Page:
Fontana, M., Fattori, F., Trezzi, S., Conte M., Bernardini L., Marando L., Michelini G., Trapani A & Costantino, M.A. (2023) Unaccompanied foreign minors and mental health: Implementation and evaluation of the RHS-15 screening procedure for unaccompanied foreign minors. 2023 – Journal of Migration and Health Volume 7, 100177


Background and objective

The recent notable increase in refugees’ flows, with refugee children and adolescents relocating worldwide, posed severe challenges to the different national healthcare systems. Social groups such as refugees fleeing from their countries because of persecution, wars and violence are considered at high risk of developing mental health-related problems. Despite international and national policies legally regulating the reception process and protecting health-related rights, including the mental well-being of refugee migrants, there is a theoretical and applied need for evidence-based instruments and procedures to support mental health within this population. Recent evidence refers to the Refugee Health Screener-15 (RHS-15) as a reliable and valid instrument for the early detection of trauma-related mental health problems. In this scenario, this study aimed to test the RHS screening process within a multidisciplinary first intervention reception context for unaccompanied refugee minors.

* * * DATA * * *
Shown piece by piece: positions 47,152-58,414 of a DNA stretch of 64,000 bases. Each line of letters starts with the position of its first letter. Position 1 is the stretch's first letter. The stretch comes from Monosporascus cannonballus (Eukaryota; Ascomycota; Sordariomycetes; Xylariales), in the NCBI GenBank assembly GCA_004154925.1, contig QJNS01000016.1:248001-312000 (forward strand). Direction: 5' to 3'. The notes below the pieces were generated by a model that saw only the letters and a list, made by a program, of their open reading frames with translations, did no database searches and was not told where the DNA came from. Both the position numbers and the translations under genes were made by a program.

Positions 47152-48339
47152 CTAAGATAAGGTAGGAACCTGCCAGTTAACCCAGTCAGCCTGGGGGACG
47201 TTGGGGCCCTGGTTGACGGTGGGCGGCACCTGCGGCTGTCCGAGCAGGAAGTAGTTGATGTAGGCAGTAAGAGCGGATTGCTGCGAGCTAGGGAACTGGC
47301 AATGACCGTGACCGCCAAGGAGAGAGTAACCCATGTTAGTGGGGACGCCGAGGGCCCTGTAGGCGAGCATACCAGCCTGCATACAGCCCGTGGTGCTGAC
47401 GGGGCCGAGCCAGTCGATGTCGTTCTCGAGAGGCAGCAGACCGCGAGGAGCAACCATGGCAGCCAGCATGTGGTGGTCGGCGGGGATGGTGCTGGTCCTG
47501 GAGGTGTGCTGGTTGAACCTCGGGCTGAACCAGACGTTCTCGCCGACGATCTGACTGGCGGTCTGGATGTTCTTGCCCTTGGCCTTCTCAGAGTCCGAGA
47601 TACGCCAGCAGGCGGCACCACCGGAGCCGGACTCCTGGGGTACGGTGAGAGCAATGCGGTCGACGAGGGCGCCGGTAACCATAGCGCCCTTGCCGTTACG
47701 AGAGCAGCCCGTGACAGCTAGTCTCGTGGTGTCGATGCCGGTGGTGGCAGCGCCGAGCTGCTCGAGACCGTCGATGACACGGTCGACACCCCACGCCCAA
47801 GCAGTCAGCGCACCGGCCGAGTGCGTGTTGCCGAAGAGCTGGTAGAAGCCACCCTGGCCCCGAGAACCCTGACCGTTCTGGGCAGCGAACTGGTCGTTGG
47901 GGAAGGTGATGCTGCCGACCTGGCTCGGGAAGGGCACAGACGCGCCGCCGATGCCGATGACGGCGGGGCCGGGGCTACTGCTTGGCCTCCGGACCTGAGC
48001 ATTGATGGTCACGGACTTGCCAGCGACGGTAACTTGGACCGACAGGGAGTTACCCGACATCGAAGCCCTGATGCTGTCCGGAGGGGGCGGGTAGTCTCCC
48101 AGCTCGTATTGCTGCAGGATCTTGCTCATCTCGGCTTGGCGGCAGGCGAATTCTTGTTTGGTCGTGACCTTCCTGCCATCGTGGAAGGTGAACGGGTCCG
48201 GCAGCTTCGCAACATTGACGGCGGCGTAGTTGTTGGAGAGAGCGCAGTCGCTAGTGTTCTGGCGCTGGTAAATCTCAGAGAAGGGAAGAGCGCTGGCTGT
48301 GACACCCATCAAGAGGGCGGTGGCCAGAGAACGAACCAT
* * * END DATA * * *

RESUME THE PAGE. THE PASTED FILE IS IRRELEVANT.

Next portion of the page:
The RHS-15 was administered with the support of cultural-linguistic mediators to 81 unaccompanied minor residents in a first intervention facility in Milan, Italy. This study aimed to assess psychometric characteristics, such as reliability, sensitivity and specificity feasibility and its implementation within a first intervention reception process.


The analysis resulted in the validation of the RHS in its 13-item format. The results highlighted and confirmed an efficient delivery, excellent reliability and a positive predictive and convergent validity of the 13-item version. Further analysis showed an excellent ability to avoid false negatives, although there was a clear tendency to identify false positives.

ConclusionsThe early identification of vulnerabilities among refugee minors is recommended to promote their long-term overall well-being. Integrating the screening results with additional observational elements and more specific diagnostic tools is recommended to gain a comprehensive perspective of the minors’ well-being.